Universal Service: How Much Is Enough?

By Loube, Robert | Journal of Economic Issues, June 2003 | Go to article overview

Universal Service: How Much Is Enough?


Loube, Robert, Journal of Economic Issues


The Telecommunications Act of 1996 dramatically altered the regulatory environment of the telecommunications industry. The purpose of the act was to exchange regulatory pricing principles for market prices. Regulators would no longer establish just and reasonable rates for retail customers. Instead, they would promote competition and reduce regulation. The competitive marketplace would ensure lower prices, higher quality services, and the rapid deployment of new technologies.(1)

Conventional wisdom held that pressure from the newly released market forces would destroy existing cross subsidies among ratepayers that supported universal service prior to the passage of the act (FCC 1999, 10). Anticipating these events, the act expanded the Federal Communications Commission's role in preserving and advancing universal service. The act required the Universal Service fund to be explicit and sufficient. (2) Since the passage of the act, the FCC has significantly increased universal service funding. (See table 1.) However, it is still not clear if the current funding is sufficient. The purpose of this paper is to review the definition of sufficiency and to use the definition to determine sufficient expenditure levels. Three dimensions of sufficiency will be addressed. First, programs associated with ensuring that households can afford telephone service will be investigated. Second, the types of services that are supported will be examined. Finally, the funding for large carriers serving rural and high-cost areas will be reviewed.

Programs for Households

Universal service occurs when telephone service is provided to all households independent of income, race, and other demographic factors. In the context of this definition, universal service is measured by the telephone penetration rate, which measures the percentage of households with telephone service. A sufficient amount of support would ensure that the goal of serving all households is met. A lesser but still significant goal would be to raise the low-income household penetration rate to the national average rate.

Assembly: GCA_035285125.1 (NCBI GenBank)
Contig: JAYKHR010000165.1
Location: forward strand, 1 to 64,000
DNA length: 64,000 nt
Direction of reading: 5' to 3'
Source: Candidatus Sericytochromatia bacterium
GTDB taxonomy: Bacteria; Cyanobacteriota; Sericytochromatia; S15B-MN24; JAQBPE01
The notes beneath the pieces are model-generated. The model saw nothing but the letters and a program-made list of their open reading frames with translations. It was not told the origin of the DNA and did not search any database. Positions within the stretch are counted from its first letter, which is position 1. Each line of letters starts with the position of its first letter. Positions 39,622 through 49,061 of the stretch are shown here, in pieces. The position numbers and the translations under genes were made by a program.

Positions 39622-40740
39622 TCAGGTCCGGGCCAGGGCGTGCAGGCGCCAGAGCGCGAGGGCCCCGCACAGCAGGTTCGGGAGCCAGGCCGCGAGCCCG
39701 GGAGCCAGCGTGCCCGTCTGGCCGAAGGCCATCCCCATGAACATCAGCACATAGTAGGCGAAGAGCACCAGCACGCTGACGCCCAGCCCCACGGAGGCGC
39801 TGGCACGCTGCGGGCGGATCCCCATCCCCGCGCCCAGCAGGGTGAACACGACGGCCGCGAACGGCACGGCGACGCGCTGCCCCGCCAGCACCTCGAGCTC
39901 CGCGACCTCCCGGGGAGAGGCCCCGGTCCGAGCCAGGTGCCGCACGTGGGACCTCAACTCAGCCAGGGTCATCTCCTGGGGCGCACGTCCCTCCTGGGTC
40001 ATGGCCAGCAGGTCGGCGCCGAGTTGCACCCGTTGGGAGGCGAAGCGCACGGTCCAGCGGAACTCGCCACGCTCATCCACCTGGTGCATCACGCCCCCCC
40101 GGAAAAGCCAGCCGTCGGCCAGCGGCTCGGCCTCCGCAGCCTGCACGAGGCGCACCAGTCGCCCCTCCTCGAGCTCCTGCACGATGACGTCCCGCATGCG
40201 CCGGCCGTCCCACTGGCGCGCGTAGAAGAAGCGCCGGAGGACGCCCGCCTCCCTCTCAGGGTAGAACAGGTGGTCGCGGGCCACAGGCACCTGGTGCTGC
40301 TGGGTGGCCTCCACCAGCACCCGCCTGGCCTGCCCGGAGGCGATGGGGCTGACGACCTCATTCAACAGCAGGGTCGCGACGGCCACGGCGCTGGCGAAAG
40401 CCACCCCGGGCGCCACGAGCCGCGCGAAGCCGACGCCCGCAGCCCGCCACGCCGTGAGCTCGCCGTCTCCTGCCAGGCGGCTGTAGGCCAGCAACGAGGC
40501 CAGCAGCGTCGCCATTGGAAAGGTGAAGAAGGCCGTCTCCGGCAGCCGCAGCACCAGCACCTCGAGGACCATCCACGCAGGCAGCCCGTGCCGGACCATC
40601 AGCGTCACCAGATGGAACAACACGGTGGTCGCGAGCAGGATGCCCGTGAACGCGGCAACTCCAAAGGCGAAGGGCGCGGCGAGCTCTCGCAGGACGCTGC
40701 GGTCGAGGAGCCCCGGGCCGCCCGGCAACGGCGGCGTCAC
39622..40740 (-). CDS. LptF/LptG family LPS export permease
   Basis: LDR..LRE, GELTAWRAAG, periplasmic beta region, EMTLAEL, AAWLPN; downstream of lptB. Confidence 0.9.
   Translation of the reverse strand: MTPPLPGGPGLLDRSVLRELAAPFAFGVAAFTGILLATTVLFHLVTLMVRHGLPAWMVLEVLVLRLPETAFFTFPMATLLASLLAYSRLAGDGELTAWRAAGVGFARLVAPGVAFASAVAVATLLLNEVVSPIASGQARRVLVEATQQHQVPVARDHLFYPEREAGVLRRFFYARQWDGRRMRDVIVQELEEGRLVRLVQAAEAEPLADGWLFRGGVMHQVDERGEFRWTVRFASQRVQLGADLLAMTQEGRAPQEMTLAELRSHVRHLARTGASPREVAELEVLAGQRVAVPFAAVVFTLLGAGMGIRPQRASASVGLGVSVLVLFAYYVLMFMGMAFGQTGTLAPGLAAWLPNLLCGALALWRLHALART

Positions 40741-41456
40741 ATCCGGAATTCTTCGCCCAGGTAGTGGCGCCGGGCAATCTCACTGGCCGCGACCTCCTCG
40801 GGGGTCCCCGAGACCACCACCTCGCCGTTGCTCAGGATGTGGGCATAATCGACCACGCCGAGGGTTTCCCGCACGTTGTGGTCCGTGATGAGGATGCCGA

The national average penetration rate in the United States has increased from 91.8 percent in 1984 to 94.5 percent in 2001. The low-income penetration rate increased from 80.1 percent to 876, while the penetration rate for medium and high-income consumers remained constant. Even with this change, the low-income rate lags far behind the rate for other income groups. (See table 2.) To achieve the goal of raising the low-income penetration rate would require providing telephone service to an additional L6 million low-income households (Belinfante 2002, tables 5 and 6).

Federal Communications Commission efforts to increase the low-income penetration rate began in 1985. Under the Lifeline program, the FCC waived the subscriber line charge if a state agreed to match that reduction with a lower monthly state rate (FCC 1985, 6). In 1998, the Link-up program was initiated. Link-up helps low-income consumers begin telephone service by paying half of the connection charge but not more than $30 per household (FCC 1987, 17).

The 1998 Universal Order (FCC 1997) enhanced the Lifeline program. Federal support for low-income consumers was increased from $3.50 to $5.25 without state matching funds, and if states match the federal subsidy, a qualifying customer can receive up to $7.00 in federal aid and $3.50 in state aid for payment of the monthly local telephone bill and the subscriber line charge. In addition, all companies wishing to participate in federal universal service programs must offer a low-income program (FCC 1997, 341-363). Following the CALLS Order, the Lifeline program was revamped so that the available support would increase with the scheduled increases in the subscriber line charge (FCC 2000, 95-96). Currently an eligible consumer can receive up to a $13 monthly subsidy for telephone service. At that rate, bringing service to the additional 1. …